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NYIT, X-wave Innovations Team Up to Develop RFID Technology for NASA
Fang Li, an assistant professor of mechanical engineering at the New York Institute of Technology, is partnering with the firm to develop an embedded sensor system capable of measuring temperature, pressure and strain levels on various rocket propulsion engine components.
The passive system can function in harsh environments that might destroy conventional electronics, according to the company. The RF interrogation solution remotely collects data from multiple sensors, then converts that information into values of temperature, pressure and strain. "The maintenance-free sensor system can operate for long periods," Li said in a prepared statement, "providing valuable data about the structural health and operation conditions of the engine components."
Li, together with two mechanical engineering graduate students at NYIT, will model, design and develop passive SAW sensors for performing temperature, strain and pressure measurements. Sensors are currently being fabricated in the NYIT-Old Westbury campus's Class 10,000 clean room. According to the company, the clean room—part of the school's materials science and nanotechnology laboratory—houses a sputtering machine and microscopy tools that allow researchers to nano-engineer unique composite materials and create microchips, sensors, and implantable and wearable medical devices.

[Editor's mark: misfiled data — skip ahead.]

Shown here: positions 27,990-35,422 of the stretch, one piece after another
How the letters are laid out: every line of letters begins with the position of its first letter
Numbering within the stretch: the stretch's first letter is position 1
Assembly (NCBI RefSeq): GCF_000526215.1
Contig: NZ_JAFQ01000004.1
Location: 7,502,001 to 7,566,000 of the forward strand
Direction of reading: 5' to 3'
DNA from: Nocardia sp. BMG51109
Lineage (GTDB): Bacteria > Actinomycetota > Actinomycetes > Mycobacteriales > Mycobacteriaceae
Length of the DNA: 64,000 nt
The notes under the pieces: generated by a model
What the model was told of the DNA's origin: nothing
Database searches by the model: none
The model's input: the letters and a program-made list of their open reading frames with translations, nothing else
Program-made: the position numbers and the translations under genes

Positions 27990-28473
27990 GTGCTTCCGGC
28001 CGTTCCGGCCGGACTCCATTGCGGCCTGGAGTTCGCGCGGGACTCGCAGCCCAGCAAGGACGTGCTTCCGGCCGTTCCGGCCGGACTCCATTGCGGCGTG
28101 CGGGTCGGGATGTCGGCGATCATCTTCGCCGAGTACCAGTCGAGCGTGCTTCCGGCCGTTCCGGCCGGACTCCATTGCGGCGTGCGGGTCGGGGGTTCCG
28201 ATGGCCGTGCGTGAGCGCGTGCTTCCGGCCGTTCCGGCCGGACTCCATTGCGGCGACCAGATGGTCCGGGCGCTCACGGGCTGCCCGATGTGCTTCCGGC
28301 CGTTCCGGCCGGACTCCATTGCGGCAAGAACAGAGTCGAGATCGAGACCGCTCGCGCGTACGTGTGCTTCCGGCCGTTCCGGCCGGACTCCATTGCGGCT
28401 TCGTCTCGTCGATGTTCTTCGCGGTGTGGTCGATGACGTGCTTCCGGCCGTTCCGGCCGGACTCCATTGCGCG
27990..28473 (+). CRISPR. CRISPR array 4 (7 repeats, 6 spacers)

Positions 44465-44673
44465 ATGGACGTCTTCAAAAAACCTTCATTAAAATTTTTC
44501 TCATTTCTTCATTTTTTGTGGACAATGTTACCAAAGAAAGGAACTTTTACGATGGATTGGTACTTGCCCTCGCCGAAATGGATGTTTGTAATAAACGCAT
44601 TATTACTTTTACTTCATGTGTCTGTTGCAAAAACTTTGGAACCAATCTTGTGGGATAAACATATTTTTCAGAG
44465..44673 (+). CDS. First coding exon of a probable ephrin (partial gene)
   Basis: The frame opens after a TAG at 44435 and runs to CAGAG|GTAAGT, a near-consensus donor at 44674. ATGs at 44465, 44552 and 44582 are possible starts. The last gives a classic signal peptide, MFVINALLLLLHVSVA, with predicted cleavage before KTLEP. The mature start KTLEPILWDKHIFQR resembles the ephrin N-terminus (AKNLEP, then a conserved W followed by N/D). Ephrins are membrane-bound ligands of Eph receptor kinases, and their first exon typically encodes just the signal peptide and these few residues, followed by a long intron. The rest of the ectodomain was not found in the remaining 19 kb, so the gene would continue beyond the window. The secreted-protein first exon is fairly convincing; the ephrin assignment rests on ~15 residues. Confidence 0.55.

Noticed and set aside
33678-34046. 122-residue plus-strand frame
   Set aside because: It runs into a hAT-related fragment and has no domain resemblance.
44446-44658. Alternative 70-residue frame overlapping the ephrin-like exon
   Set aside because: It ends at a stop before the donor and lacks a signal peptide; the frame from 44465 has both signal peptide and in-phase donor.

"Our mission is to provide high-quality education and support faculty research and student learning in high-tech focus areas," said Nada Marie Anid, Ph.D., the dean of NYIT's School of Engineering and Computing Sciences, in the prepared statement. "This prestigious NASA grant is a perfect example of collaboration between our faculty and industry on important technological advances. It offers a tremendous growth opportunity for both Professor Li and her students in mechanical and aerospace engineering."
Earlier this year, NASA announced its selection of 399 research and technology proposals from 277 American small businesses and 44 research institutions that will enable the agency's future missions into deep space, along with advancements in aviation and science. Selected proposals will support the development of technologies in the areas of aeronautics, science, human exploration and operations, and space technology.
For the Phase I program, Li and XII will prototype an embedded sensor system. The results will provide initial validation that the proposed technology can provide the required measurements. During Phase II, Li, her students and XII plan to build the SAW-RFID system and demonstrate its capability to measure temperature, pressure and strain levels under harsh environments.
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